Convicted of supplying drugs, burglary, assault, theft or fraud? Why not join the Police

January 12, 2012

12 Police Forces in England and Wales have refused to provide information relating to number of serving officers who have criminal/civil convictions. The forces are: Cambridgeshire, City of London, Cleveland, Durham, Gloucestershire, Lincolnshire, Northamptonshire, North Yorkshire, South Wales, Warwickshire, West Yorkshire and Wiltshire Police.

What are they hiding from the Public? Is it not within the public interest to know how many criminals are working for the above listed police forces? 4TheRecord has made requests under the Freedom of Information Act to the 12 police forces requesting number of serving police officers with convictions along with their offences since 2007. This request was made on the What Do They Know website which allows anyone to publicly make a Freedom of Information request. The following is a template that was sent to all 12 police forces:

Dear (Police Force Name),

Since 2007, how many police officers have worked and/or continue to work for (Police Force Name) whilst having criminal or civil convictions? Also could you supply a list of the offences along with the number of officers related to each offence?

This request is being made under the Freedom of Information Request. It’s within the Public Interest to know the answer to this question and any refusal will be treated as a sign of guilt that (Police Force Name) has something to hide from the Public. Namely how many of its officers are convicted criminals.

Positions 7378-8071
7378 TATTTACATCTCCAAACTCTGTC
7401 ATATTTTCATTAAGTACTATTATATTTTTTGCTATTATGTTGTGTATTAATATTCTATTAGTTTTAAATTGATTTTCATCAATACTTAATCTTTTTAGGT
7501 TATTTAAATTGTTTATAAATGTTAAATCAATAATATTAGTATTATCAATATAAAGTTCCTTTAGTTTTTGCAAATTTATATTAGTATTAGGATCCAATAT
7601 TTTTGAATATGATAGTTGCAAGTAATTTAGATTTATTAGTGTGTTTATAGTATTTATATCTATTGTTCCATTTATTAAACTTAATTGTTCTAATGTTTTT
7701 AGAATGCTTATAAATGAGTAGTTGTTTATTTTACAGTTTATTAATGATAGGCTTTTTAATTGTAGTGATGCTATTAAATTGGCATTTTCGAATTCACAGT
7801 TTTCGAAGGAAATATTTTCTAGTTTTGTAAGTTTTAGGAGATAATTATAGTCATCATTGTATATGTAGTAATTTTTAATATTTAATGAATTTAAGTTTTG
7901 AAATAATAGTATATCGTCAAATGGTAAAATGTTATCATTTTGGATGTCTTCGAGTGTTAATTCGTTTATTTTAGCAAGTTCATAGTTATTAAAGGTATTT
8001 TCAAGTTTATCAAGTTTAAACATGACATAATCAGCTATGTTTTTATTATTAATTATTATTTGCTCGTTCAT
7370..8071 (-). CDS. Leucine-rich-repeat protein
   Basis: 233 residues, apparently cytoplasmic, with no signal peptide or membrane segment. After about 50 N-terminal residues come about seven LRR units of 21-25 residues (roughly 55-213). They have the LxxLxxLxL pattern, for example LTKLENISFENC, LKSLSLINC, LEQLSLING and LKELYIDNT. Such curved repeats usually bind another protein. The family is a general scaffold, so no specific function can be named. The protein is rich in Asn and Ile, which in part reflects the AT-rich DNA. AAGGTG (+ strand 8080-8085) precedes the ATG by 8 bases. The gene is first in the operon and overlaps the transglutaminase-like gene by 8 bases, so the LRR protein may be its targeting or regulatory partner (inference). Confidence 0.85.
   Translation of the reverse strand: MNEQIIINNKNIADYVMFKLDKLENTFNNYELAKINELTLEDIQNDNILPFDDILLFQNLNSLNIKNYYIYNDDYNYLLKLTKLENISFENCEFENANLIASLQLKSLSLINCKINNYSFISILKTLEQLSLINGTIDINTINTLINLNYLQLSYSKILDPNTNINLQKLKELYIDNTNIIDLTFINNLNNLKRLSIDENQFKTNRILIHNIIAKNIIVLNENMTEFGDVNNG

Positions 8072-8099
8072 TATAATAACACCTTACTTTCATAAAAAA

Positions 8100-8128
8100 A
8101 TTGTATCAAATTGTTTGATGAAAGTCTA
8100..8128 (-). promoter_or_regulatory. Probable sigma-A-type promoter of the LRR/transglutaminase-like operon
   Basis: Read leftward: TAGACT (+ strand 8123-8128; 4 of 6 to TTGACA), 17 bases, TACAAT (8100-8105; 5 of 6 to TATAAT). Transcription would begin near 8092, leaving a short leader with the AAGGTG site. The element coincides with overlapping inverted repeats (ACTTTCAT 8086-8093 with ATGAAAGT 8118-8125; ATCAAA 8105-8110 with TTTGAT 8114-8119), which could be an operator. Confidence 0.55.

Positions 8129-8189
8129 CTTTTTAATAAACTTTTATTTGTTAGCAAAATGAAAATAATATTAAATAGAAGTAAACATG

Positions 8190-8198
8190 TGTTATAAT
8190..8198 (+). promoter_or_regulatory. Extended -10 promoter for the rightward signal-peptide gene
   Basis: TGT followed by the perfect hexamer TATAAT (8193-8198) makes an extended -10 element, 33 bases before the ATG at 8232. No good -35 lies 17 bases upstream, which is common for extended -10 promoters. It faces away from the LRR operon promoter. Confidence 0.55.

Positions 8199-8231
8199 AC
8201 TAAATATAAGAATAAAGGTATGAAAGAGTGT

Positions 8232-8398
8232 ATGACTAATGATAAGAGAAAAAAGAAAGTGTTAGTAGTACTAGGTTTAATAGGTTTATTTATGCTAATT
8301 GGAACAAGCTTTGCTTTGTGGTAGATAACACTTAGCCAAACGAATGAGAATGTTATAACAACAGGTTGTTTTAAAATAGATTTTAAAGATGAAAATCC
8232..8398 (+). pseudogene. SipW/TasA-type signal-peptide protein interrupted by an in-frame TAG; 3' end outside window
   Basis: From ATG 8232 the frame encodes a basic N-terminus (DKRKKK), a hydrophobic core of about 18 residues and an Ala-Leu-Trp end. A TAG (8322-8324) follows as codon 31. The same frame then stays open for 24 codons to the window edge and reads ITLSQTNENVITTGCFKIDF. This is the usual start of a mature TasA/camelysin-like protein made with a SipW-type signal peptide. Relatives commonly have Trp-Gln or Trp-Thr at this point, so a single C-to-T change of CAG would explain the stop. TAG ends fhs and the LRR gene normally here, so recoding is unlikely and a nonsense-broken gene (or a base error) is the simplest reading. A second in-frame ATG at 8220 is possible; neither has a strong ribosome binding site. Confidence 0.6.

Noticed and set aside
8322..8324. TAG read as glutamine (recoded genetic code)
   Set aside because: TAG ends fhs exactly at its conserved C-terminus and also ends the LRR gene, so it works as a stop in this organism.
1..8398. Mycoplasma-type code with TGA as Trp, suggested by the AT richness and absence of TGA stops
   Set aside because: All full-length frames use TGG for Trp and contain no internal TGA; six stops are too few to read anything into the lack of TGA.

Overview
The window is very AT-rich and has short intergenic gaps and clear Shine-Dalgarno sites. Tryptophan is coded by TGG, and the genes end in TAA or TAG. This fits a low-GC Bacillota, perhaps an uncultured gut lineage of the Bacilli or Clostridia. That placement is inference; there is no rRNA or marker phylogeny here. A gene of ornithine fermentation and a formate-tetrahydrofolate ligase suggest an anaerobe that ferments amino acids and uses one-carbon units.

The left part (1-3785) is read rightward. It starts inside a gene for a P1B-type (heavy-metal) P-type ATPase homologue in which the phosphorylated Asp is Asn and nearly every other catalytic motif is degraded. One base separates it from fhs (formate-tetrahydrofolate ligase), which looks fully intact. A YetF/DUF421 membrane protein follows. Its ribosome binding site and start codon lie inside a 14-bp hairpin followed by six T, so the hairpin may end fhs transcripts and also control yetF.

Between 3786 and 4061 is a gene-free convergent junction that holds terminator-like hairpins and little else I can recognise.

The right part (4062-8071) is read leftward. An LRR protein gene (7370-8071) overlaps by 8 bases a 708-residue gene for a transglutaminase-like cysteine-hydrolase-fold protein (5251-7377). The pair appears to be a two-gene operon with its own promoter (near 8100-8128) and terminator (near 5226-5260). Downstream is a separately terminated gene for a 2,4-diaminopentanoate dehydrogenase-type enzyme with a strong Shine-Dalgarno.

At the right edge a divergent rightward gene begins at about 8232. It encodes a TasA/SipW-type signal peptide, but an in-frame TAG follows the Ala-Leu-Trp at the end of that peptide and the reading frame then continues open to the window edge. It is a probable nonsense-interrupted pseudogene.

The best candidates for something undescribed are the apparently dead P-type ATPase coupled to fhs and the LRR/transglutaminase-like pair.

Yours faithfully,

James Alec Newman
4TheRecord.org

You can check out the requests and follow them by clicking on the links provided below for each of the 12 police forces.

Cambridgeshire

City of London

Cleveland

Durham

Gloucestershire

Lincolnshire

Northamptonshire

North Yorkshire

South Wales

Warwickshire

West Yorkshire – Request made by Louise Cooper

Wiltshire

Nearly 1,000 serving police officers and PCSOs have a criminal record

January 2, 2012

Forces across England and Wales employ policemen and women with convictions including burglary, causing death by careless driving, robbery, supplying drugs, domestic violence, forgery and perverting the course of justice. Those with criminal records include senior officers, among them two detective chief inspectors and one chief inspector working for the Metropolitan Police. At least 944 currently serving officers and police community support officers (PCSOs) have a conviction, according to figures released by 33 of the 43 forces in England and Wales in response to Freedom of Information requests.  Many forces could not provide details of criminal records dating from before their staff joined the police, meaning the true figure will be significantly higher. The Metropolitan Police, Britain’s largest force, came top with 356 officers and 41 PCSOs with convictions. It was followed by Kent Police (49), Devon and Cornwall Police (44), Essex Police (42), South Yorkshire Police (35), Hampshire Police (31) and West Midlands Police (27), although not all the figures are directly comparable.